Dragon DRA60257 US M4A1 Sherman Medium Tank - "Battling Bitch", 7th Armored Division, France, 1944 (1:72 Scale)
"The only way you can win a war is to attack and keep on attacking, and after you have done that, keep attacking some more."
- General George S. Patton Jr., January 1945
The M4 Sherman medium tank was regarded by many as the workhorse of the US Army during World War II. In fact, virtually all of the Allied armies employed the Sherman in their armed forces, including the British, who developed an upgunned variant called the "Firefly". Eleven different US plants manufactured six basic models of the Sherman, and by June 1944 over 49,234 battle-ready vehicles had been produced. While it was no match for the German Panther or Tiger tanks, the Sherman soldiered on, using its weight in numbers to wrest control of Europe from the Wehrmacht.
Early Shermans mounted a 75mm medium-velocity general-purpose gun. Later M4A1, M4A2, and M4A3 models received the larger T23 turret with a high-velocity 76mm gun M1, which traded reduced HE and smoke performance for improved anti-tank performance. The British offered the QF 17 pounder (76.2 mm) anti-tank gun with its significant armour penetration but a significant initial (later rectified) HE shortcoming to the Americans but the US Ordnance Department was working on a 90mm tank gun and declined. Later M4 and M4A3 were factory-produced with a 105mm howitzer and a new distinctive mantlet in the original turret. The first standard-production 76mm-gun Sherman was an M4A1 accepted in January 1944 and the first standard-production 105mm-howitzer Sherman was an M4 accepted in February 1944.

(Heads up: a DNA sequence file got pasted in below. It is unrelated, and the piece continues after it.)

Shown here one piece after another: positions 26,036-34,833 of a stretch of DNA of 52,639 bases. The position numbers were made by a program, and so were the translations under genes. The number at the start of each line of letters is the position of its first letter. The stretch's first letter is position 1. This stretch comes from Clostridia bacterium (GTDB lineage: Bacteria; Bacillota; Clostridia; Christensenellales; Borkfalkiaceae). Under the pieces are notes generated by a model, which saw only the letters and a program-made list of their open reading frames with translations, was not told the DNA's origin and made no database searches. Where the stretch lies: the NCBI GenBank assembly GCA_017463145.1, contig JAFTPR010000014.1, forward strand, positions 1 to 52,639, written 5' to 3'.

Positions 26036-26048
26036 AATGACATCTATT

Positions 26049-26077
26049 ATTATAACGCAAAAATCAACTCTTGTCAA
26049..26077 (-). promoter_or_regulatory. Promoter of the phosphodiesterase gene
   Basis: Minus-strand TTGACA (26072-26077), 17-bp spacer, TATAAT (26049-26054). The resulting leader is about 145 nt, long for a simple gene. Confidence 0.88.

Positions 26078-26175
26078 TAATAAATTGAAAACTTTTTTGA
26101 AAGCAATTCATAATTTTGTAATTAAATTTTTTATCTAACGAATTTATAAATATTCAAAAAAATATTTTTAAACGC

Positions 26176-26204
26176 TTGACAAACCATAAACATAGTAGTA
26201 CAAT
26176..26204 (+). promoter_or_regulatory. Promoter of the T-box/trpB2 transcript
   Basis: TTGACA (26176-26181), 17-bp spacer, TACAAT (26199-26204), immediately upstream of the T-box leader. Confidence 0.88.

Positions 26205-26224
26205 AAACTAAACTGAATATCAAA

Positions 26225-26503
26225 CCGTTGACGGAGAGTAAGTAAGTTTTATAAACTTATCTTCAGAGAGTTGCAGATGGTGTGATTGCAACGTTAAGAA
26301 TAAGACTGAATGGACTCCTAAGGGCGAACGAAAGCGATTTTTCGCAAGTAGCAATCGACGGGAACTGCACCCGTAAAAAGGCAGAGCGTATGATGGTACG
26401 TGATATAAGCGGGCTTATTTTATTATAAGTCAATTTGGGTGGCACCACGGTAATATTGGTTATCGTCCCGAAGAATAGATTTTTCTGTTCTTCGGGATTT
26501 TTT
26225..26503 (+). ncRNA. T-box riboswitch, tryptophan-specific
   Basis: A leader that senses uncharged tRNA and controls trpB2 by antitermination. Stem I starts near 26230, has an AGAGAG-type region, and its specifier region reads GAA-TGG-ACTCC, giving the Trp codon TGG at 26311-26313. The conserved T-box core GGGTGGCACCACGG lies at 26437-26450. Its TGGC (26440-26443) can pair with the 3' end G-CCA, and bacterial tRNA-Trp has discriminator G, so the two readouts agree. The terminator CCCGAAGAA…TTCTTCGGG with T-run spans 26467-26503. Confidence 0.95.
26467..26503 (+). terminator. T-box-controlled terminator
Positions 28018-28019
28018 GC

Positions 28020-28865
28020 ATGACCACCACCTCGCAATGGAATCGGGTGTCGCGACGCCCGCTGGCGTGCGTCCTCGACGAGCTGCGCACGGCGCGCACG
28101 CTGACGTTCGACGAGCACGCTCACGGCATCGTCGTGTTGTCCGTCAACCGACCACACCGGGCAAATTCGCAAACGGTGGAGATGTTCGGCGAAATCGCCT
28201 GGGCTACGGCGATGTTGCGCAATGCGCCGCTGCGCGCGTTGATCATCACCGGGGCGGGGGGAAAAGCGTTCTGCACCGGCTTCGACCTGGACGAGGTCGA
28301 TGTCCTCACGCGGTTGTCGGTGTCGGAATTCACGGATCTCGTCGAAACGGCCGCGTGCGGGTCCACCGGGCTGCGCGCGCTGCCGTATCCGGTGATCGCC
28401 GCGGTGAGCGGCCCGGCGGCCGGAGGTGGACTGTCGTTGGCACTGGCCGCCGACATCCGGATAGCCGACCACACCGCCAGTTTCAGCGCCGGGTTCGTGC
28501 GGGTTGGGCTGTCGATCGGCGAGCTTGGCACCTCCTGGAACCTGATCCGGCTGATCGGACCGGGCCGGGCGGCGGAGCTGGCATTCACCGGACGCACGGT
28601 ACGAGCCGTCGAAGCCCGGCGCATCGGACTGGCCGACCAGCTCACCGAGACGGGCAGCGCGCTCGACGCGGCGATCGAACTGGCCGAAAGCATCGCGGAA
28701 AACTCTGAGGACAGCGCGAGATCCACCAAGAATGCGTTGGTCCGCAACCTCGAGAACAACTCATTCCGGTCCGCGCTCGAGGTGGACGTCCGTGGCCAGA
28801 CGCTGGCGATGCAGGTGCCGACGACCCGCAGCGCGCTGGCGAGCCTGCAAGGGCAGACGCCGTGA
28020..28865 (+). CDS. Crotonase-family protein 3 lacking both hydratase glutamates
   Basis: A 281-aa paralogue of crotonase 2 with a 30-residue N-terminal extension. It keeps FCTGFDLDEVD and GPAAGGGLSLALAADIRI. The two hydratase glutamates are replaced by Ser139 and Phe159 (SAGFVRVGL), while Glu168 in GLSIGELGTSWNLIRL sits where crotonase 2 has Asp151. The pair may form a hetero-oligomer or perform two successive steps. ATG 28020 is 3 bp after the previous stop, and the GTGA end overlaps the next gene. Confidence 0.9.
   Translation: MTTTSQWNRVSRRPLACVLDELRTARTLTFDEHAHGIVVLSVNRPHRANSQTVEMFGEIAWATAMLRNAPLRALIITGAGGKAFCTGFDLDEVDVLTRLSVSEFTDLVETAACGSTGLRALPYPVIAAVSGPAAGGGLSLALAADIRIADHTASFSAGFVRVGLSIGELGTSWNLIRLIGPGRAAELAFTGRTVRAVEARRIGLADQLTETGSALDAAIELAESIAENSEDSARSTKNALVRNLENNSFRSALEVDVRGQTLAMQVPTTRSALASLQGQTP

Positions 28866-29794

This is the third release in Dragon's popular 1:72 range of Sherman tanks. It is properly weathered and portrays a M4A1 Sherman from the 7th Armored Division then deployed to France in 1944. Sold Out!
Length: 3.25 inches
Width: 1.5 inches
Release Date: September 2006
Historical Account: "Let Thine Eyes Guide You" - The 7th Armored Division was activated on March 1st, 1942, and arrived in the United Kingdom in January 1944. It landed on Omaha and Utah Beaches between August 13th-14th, 1944, and immediately drove through Nogent-le-Rotrou to assault Chartres, which fell on August 18th. From Chartres, the Division advanced to capture Dreux, Melun, and Chateau-Thierry, crossed the Seine River on August 24th, and pushed on to take Verdun on the 31st. The 7th halted briefly for refueling and then drove on toward the Moselle near Dornot. The Division was repulsed in its attacks across the Seille River.
The unit was then shifted to the Netherlands, where on October 8th it joined in defensive operations protecting the British-Canadian drive to clear the northern and western approaches to Antwerp. After resting during November, the Division returned to the front near Linnich, Germany, on the banks of the Roer. It was preparing to drive into Germany when the Ardennes offensive began on December 16th, 1944. The Division was ordered to St. Vith where it absorbed much of the weight of the German drive and was forced to withdraw west of the Salm River on the 23rd. It shifted to Manhay, Belgium, and by the end of December had cleared the town of the enemy.
After a brief rest in January 1945, the Division returned to positions near St. Vith, where it attacked and captured the town. February and part of March were spent in rest and rehabilitation. Later in March, the Division held defensive positions along the west bank of the Rhine, south of Bonn to Unkelbach. The 7th returned to the offensive on the 26th, breaking out of the Remagen bridgehead, and taking part in the reduction of the Ruhr Pocket. On April 16th, the LIII Panzer Corps surrendered to the Division and the eastern sector of the pocket collapsed. The Division then cut across the Elbe and swept north into Mecklenburg, effecting a junction with the Russians as the war in Europe ended.
The unit was deactivated on October 9th, 1945, thus ending its short but illustrious career.